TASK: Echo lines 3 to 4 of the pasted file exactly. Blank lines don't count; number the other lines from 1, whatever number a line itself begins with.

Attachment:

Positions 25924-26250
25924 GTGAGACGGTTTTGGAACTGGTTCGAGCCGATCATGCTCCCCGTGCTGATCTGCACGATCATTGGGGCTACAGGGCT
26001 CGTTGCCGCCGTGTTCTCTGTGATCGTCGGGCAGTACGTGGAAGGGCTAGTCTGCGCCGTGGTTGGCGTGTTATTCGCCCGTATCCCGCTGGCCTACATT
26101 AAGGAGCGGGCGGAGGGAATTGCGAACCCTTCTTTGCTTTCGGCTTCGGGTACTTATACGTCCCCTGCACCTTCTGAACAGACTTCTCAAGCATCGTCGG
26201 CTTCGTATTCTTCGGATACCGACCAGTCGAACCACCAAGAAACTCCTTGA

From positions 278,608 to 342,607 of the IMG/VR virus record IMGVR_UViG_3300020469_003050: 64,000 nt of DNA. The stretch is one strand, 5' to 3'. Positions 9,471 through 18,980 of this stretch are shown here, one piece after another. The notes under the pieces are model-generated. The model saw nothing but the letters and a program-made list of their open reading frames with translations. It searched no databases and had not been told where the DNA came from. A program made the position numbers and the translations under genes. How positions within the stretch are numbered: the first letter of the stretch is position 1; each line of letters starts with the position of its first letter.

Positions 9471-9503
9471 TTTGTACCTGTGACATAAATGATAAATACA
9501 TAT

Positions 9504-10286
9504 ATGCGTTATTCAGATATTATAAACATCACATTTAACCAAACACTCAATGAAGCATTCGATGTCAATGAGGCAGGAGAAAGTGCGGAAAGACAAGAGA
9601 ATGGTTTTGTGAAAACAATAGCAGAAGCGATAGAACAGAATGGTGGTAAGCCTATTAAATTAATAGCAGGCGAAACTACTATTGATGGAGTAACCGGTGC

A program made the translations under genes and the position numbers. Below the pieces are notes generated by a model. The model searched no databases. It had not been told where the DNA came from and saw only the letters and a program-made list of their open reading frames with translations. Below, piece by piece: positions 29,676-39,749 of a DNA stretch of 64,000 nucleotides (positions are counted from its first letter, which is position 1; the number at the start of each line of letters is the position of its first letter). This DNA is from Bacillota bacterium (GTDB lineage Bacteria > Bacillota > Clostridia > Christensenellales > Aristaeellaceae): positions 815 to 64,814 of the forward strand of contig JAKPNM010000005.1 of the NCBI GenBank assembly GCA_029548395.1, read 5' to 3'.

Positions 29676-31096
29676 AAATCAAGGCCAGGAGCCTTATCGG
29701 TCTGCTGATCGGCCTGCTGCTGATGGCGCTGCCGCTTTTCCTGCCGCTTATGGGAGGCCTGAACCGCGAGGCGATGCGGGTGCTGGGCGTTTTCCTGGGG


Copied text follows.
26001 CGTTGCCGCCGTGTTCTCTGTGATCGTCGGGCAGTACGTGGAAGGGCTAGTCTGCGCCGTGGTTGGCGTGTTATTCGCCCGTATCCCGCTGGCCTACATT
26101 AAGGAGCGGGCGGAGGGAATTGCGAACCCTTCTTTGCTTTCGGCTTCGGGTACTTATACGTCCCCTGCACCTTCTGAACAGACTTCTCAAGCATCGTCGG